Having a culture of candour is a new goal for many businesses. When a business is open about its operations, it can earn a level of trust that it would not have established otherwise. And in time of crisis, trust is usually a paramount thing to ensure loyalty and effectiveness of business operations in both the workplace and workforce. In the end, a culture of candour helps win shareholders, employees, and general public loyalty.
Buffer, one of the most successful software application companies, created a deck describing values that make up its culture. Among the list is Default to Transparency – a culture to demonstrate Buffer’s commitment to transparency by revealing salaries of employees throughout the organisation. Buffer revealed the pay of each employee by name, from co-founder and CEO to engineers, content crafters, and happiness heroes. Buffer also shared the formula it uses to come up with employee salaries.
Once the employees know that factors like seniority and experience determine pay, they are more likely to understand when other employees earn a higher salary than they do. Consequently, healthy competition is built in their work culture. Pay transparency also helps lessen workplace dramas and politics.
Zappos, an American online shoe and clothing retailer, has its own Zappos Family Core Values. One of their values is building an open and honest relationship with communication. Future employees, clients, and even outsiders can have a tour of the Zappos headquarters and attend a live training event. Attendees can even schedule Q&A sessions with specific departments within Zappos, including customer service, user experience, and marketing.
Zappos’s transparency commitment is visible from the employees and leaders. However, one of the best inspirations might be from Zappos’s CEO Tony Hsieh, as can be seen in his book titled Delivering Happiness. Hsieh explained his decision to open up access to information to company’s vendors which helps the vendors gain complete visibility into their business.
Transparency can take in many forms, from communication of a company’s operation to a business unit to revealing secret culture that helps a business prosper. A culture of candour is about helping not only employees but other stakeholders feel emotionally safe whenever a sudden change and adjustment happens – just like how it is today in the Covid-19 crisis.
Transparency builds trust. Research showed that transparent operations improve perceptions and that communicators perceived to have good intentions are more likely to be trusted, even if their decisions turn out to be wrong. For example, giving people a behind-the-scenes view of a company’s different options gives employees, clients, and investors a sense of belongings. The sense of belongings will eventually boost trust and loyalty among stakeholders.
Many believe that being a good and effective leader means being open and authentic. While transparency is needed to build a successful career and/or business, there is a limitation to how open you should be as a leader. Excessive candour is not necessary for authentic leadership and can even backfire.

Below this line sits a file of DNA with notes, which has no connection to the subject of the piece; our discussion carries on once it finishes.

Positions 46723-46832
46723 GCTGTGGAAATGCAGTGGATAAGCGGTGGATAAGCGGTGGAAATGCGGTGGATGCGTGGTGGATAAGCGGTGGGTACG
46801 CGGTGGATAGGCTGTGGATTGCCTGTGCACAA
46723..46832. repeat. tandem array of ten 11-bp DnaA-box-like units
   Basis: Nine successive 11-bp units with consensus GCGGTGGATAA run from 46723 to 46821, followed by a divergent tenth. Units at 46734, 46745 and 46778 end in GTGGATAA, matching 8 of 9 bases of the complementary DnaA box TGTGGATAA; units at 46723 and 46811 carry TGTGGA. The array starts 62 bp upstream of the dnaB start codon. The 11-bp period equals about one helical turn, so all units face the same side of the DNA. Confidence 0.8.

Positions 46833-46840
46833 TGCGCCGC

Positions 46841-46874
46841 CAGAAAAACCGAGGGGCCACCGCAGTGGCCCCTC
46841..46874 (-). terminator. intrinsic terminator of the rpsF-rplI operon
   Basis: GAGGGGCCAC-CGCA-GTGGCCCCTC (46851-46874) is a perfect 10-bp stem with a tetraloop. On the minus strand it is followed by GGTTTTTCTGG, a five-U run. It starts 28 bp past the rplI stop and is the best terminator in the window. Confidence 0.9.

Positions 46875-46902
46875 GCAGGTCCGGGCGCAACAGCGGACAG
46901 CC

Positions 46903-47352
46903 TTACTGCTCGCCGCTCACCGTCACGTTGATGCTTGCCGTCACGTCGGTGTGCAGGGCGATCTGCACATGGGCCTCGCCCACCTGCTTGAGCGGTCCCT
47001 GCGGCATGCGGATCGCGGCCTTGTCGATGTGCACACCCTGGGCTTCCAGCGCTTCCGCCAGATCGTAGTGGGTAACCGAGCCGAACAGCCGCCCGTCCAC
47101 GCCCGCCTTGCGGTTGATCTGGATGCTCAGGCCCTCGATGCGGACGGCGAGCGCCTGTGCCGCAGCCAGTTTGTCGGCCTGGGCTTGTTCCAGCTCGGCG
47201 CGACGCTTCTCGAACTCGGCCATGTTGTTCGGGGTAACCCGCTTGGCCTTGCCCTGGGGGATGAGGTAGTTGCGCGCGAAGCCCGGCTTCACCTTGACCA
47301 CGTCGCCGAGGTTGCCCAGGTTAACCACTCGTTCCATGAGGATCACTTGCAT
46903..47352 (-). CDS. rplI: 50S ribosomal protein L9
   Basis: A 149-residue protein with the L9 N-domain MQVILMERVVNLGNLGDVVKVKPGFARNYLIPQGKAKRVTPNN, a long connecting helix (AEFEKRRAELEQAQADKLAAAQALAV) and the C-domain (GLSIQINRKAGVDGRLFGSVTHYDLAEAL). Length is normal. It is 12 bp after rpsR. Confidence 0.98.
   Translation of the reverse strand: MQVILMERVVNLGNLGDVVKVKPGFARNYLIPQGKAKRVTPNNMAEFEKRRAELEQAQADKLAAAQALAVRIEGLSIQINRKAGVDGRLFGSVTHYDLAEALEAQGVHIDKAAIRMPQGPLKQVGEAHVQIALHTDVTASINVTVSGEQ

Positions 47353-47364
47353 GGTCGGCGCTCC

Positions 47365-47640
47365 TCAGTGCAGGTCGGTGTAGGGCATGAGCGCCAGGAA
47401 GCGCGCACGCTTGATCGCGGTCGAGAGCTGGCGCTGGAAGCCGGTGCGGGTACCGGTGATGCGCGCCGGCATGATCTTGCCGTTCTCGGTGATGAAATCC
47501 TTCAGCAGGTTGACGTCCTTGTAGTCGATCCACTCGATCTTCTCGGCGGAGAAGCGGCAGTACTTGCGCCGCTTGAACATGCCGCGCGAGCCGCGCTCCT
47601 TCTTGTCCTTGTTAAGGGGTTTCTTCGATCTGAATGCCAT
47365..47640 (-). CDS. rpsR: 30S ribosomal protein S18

HBR in their article Authenticity Paradox gives a perfect example of how frank a leader should be. It describes that when a leader is unsure about a decision, they might lose dignity from their people. For example, a person entering a leadership role was forthright in telling her subordinates that she was nervous about the transitions. As a result, she lost credibility from her staff, who expected a confident leader. The lesson here is that maintaining a little distance from employees can give even authentic leaders the ability to gain employee’s trust.
Same as leadership, giving out all information to gain people’s loyalty and trust might sometimes backfire. Jim Collins advised that there might be good reasons why good leaders must have an optimistic bias when they want to build a culture of candour. For instance, being candour allows leaders to publicly communicate how a business is doing or how it operates. But during a crisis, candour behaviour might backfire if leaders openly said their business might collapse and there might be mass layoffs.
Although some negative effects might not be able to be prevented, such as Covid-19 crisis that forced leaders to do mass layoffs or cut their operational budget, optimistic bias helps lessen crisis perils. First, optimistic bias prevents chaos from happening within the corporate whenever a crisis happens. Second, it can help prevent negative reactions which might affect employee morale and motivation. This means that optimistic bias can be used when transparency is not effective and might create turmoil.
Leaders must be aware, however, while optimistic bias increases a belief that good things will happen, it might lead to poor decision-making due to ignoring risks. Therefore, great leaders know when to use this bias and keep their focus on solutions to problems, without ignoring risks that might occur.